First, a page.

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Hypothesis testing

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  • #37584

    Chelle
    Participant

    When do we use F-test and when should we use T-test?

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    #110915

    Bob J
    Participant

    Chelle,
    You should use the F test when you have variable data and want to compare the variance (or associated standard deviation) between sample sets….
    You should use the t test when you have variable data and want to compare the means of two sample sets…
    Practically, the F test is applicable when you are trying to reduce variation and the t test is applicable when you are working to shift (or stabilize) the mean.
    Hope this helps…
    Best Regards,
    Bob J

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    #110955

    Chelle
    Participant

    But isn’t it right that we do f-test first before we do t-test?

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    #110962

    Ron Manubay
    Member

    Since you have different t-test formula for equal and unequal variance, I would say that YES, it would be good to do f-test first.

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    #110982

    Bob J
    Participant

    Chelle,
    That is correct if you are working with means (t test) and you want to determine whether or not you want to assume equal variances when running the test. 
    Otherwise, you can use the F test as a stand alone to assess two populations to see if there is a significant difference in the respective variances.
    Hope this helps….
    Best Regards,
    Bob J

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    #110984

    Mike Carnell
    Participant

    Chelle,
    You need to start with a normality test. If you have non normal data you need to test medians not means (you can also transform the data).
    Good luck.

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    #111083

    Chelle
    Participant

    Hello Mike,How do you test medians?Thanks.

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    #111086

    Darth
    Participant

    This should keep you busy for a while.
    Mood’s median test can be used to test the equality of medians from two or more populations and, like the Kruskal-Wallis Test, provides a nonparametric alternative to the one-way analysis of variance. Mood’s median test is sometimes called a median test or sign scores test. Mood’s median test tests:
    Ho: the population medians are all equal  versus  Ha: the medians are not all equal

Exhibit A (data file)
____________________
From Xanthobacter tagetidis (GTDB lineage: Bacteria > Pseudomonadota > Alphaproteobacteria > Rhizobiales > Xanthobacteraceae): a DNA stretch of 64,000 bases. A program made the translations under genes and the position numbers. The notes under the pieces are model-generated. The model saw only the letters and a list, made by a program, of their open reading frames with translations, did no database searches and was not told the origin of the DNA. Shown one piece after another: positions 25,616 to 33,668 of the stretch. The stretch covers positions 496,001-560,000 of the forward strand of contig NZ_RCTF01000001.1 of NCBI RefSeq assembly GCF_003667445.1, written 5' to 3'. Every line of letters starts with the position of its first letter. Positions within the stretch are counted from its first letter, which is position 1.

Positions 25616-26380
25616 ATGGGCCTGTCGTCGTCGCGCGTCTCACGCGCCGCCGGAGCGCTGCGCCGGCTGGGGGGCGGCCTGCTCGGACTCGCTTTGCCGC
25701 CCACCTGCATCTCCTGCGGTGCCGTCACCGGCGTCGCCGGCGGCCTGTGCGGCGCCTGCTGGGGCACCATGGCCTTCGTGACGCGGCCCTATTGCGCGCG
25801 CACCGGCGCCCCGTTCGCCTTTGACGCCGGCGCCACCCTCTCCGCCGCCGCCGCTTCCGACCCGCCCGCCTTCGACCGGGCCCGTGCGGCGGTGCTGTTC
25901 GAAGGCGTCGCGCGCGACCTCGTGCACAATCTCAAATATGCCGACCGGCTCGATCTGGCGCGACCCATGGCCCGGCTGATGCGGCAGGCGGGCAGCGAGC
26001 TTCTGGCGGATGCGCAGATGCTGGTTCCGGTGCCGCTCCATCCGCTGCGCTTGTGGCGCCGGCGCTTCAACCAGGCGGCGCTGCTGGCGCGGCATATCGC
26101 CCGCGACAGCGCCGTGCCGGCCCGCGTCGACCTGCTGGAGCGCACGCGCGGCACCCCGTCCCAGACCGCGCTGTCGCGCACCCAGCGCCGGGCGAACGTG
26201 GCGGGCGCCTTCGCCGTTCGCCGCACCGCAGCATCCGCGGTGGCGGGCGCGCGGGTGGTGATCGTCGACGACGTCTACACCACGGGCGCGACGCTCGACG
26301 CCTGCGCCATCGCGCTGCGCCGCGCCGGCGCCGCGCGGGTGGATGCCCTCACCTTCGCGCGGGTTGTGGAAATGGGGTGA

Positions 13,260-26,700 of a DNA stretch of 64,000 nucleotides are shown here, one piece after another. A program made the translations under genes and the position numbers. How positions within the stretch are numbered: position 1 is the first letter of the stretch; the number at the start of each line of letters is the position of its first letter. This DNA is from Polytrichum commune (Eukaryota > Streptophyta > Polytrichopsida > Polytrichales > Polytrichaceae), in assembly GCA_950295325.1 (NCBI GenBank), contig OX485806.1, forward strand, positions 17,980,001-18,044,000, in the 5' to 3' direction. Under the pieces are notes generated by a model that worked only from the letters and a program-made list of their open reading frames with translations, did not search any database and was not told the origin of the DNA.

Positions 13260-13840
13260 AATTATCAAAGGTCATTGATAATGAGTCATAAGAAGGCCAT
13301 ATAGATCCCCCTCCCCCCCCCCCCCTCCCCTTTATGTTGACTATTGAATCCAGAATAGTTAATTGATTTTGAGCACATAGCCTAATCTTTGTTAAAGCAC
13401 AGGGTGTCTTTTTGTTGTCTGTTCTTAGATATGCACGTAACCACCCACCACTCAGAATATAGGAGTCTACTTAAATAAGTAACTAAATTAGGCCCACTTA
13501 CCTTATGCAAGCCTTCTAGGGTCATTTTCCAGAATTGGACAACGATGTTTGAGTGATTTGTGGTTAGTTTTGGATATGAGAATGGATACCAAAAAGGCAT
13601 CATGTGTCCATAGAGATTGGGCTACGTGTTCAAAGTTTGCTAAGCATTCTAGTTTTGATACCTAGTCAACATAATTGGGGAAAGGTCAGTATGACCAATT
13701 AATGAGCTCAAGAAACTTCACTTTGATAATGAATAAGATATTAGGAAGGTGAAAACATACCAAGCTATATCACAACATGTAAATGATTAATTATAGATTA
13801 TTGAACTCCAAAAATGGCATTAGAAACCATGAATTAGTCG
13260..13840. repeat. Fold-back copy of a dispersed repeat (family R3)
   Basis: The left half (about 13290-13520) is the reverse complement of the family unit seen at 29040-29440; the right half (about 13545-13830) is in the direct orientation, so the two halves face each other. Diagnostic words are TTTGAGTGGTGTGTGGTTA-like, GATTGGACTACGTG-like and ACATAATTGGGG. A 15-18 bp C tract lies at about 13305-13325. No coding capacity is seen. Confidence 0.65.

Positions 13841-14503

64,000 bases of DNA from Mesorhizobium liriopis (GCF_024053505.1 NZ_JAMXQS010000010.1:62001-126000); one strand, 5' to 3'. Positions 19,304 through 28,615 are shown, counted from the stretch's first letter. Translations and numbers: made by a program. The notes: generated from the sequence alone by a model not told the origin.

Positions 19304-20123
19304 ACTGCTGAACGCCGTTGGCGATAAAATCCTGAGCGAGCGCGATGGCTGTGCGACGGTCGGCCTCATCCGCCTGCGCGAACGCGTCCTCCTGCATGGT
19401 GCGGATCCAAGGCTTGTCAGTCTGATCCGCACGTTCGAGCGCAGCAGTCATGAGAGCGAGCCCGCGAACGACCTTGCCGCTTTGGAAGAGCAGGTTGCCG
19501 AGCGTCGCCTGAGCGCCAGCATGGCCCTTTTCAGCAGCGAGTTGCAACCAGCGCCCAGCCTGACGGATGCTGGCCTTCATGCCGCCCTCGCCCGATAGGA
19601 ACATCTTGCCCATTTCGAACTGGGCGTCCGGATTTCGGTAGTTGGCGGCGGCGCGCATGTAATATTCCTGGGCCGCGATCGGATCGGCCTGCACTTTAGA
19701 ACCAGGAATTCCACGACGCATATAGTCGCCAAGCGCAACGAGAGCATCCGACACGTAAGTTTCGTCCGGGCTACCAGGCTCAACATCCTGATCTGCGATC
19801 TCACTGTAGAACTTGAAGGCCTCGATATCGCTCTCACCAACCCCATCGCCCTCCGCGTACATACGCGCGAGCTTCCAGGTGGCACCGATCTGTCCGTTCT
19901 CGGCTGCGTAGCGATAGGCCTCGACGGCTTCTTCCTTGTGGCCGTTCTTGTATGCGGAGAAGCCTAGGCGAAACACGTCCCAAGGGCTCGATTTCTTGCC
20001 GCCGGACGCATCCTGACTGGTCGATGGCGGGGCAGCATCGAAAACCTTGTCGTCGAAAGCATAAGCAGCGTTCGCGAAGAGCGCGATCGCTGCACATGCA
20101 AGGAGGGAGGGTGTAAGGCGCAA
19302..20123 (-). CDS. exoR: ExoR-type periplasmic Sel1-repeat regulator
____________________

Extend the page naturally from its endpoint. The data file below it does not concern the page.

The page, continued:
An assumption of Mood’s median test is that the data from each population are independent random samples and the population distributions have the same shape. Mood’s median test is robust against outliers and errors in data and is particularly appropriate in the preliminary stages of analysis. Mood’s median test is more robust than is the Kruskal-Wallis test against outliers, but is less powerful for data from many distributions, including the normal.
    You can perform a Kruskal-Wallis test of the equality of medians for two or more populations.This test is a generalization of the procedure used by the Mann-Whitney test and, like Mood’s Median test, offers a nonparametric alternative to the one-way analysis of variance. The Kruskal-Wallis hypotheses are:
    Ho: the population medians are all equal  versus  Ha: the medians are not all equal
    An assumption for this test is that the samples from the different populations are independent random samples from continuous distributions, with the distributions having the same shape. The Kruskal-Wallis test is more powerful than Mood’s median test for data from many distributions, including data from the normal distribution, but is less robust against outliers.
    You can perform a two-sample rank test (also called the Mann-Whitney test, or the two-sample Wilcoxon rank sum test) of the equality of two population medians, and calculate the corresponding point estimate and confidence interval. The hypotheses are
    Ho: h1 = h2   versus  Ha: h1 ¹ h2 ,   where h is the population median.
    An assumption for the Mann-Whitney test is that the data are independent random samples from two populations that have the same shape (hence the same variance) and a scale that is continuous or ordinal (possesses natural ordering) if discrete. The two-sample rank test is slightly less powerful (the confidence interval is wider on the average) than the two-sample test with pooled sample variance when the populations are normal, and considerably more powerful (confidence interval is narrower, on the average) for many other populations. If the populations have different shapes or different standard deviations, a 2-Sample t without pooling variances may be more appropriate.
     
     
     

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